I just watched Rajan KC of the Nepali Congress party get decorated with sindoor as he accepted his win. "Prachanda cannot say it was a free and fair elections last night, then claim its unfair the next morning," he said. "I lost against Prachanda from this same area six years ago, and I accepted my defeat then. In a Loktantrik system, he has to accept his defeat."
NTV, it appeared, was as confused as Prachanda about the loss. As it called in the winner, it ran a brief biographical profile of the winning candidate. And just by mistake, it happened to run Prachanda's biographical film--it is as if the technical staff behind the scenes just couldn't believe Prachanda had lost the election.
In all fairness, I would say Prachanda’s claim deserves a thought. If most elections in the past have had unfair things happen—Maoists strong-arming people to vote for them, ballot boxes vanishing at night, booths being captured, why wouldn’t similar things happen in this elections? A relative of mine mentioned that in the last elections, Prachanda won with far more votes than there were voters registered in his area—whether this is a verified fact or a rumor, I found this perception that the ballot is intrinsically vulnerable to corruption interesting. “And Jimmy Carter went away saying it was fair!” he says. I am not saying this sort of thing happened in Kirtipur—but I would keep an open mind that some of these sleigh-of-hand probably occurred in the Nepal elections circa 2013.
“Now there are no more communists in Kirtipur. We are now going to write the Constitution the Loktantrik way,” Mr. KC ended by saying. While I am not the biggest fan of the Maoists, this statement appeared a little rude to my consensual ears. First, Comrade Prachanda had apparently won 12,000 plus votes from Kirtipur, showing he still had a significant voter base in that area. Secondly, Nepal’s divided constituency is hardly going to sit down and accept defeat, just because it lost at the polls—so the need of the hour now is not to impose one’s winning credentials but to make sure an inclusive mode of Constitution making is followed, with the Nepali Congress leading.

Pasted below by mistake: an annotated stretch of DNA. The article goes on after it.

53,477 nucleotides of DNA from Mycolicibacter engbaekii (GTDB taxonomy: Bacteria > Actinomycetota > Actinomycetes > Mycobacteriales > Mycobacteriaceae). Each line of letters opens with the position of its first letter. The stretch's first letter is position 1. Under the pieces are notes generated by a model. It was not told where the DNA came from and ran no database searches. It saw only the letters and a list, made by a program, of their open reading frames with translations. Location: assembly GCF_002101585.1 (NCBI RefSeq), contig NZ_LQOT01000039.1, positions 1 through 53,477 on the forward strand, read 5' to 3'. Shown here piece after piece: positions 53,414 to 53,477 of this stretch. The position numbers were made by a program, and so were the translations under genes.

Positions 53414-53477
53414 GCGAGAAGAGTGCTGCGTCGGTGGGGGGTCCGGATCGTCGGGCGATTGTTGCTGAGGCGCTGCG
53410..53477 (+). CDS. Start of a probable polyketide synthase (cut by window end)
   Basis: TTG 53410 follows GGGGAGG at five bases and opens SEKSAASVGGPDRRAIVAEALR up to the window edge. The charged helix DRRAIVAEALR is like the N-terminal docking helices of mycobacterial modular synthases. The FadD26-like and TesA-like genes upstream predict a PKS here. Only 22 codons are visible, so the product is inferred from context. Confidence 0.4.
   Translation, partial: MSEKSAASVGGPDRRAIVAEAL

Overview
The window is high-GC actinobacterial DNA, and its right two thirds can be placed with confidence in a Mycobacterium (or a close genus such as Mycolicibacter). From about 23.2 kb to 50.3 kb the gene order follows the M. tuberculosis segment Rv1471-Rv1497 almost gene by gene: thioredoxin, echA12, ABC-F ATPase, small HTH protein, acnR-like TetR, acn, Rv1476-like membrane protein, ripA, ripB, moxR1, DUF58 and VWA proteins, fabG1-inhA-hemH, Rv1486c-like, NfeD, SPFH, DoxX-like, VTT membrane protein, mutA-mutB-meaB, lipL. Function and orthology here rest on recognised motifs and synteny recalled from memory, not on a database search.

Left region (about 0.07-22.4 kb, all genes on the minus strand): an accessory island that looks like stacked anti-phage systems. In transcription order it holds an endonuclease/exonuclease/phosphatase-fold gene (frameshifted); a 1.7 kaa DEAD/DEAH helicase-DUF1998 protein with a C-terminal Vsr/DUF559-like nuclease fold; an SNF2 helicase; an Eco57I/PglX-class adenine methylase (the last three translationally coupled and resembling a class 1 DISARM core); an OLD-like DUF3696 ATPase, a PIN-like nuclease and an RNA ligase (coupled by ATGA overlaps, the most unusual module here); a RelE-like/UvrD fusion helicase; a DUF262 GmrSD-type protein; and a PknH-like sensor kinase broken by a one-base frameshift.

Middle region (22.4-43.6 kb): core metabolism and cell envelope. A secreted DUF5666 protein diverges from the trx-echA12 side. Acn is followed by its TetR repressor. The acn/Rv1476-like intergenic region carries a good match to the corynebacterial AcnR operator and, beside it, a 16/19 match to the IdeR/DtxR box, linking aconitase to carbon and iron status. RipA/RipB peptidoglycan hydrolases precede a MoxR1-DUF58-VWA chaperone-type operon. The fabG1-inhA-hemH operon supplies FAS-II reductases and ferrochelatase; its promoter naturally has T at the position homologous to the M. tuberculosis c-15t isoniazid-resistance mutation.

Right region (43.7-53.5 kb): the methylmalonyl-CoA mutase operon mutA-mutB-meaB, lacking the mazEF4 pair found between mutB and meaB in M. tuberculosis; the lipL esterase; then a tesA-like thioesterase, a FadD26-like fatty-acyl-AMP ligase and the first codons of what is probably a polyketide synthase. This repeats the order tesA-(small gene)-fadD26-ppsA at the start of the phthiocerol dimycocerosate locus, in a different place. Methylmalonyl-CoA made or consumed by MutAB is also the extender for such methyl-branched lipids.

With half the Maoists sitting out the elections, this elections cannot be seen to have included all of Nepal’s divided constituency. The Maoists are known for strategies other than democracy, war being a favorite tactic. So it appears to me that the Nepali Congress and the UML should tread very carefully at the moment, making extra sure the Maoists don’t feel excluded.
The Constitution has been a divided document to thresh out. Just because the Maoists lost at the polls doesn’t mean they don’t have a say in this writing. The most contentious points--federalism, the form of the political system—is something that the Maoists and the others haven’t been able to agree on. These are the points they got stuck on, and these are the points that are again going to bring on the arguments and dead-locks. So it may be in the NC and UML’s best interests to focus on other issues that all people can agree on.
The Constitution is a dead horse the big parties have been flogging for a while, without a great deal of results. It may be time now to close this chapter, thank the donors for their support, thank friendly neighbors for their great interest in Nepal’s political transition, and move on to the real act of governance.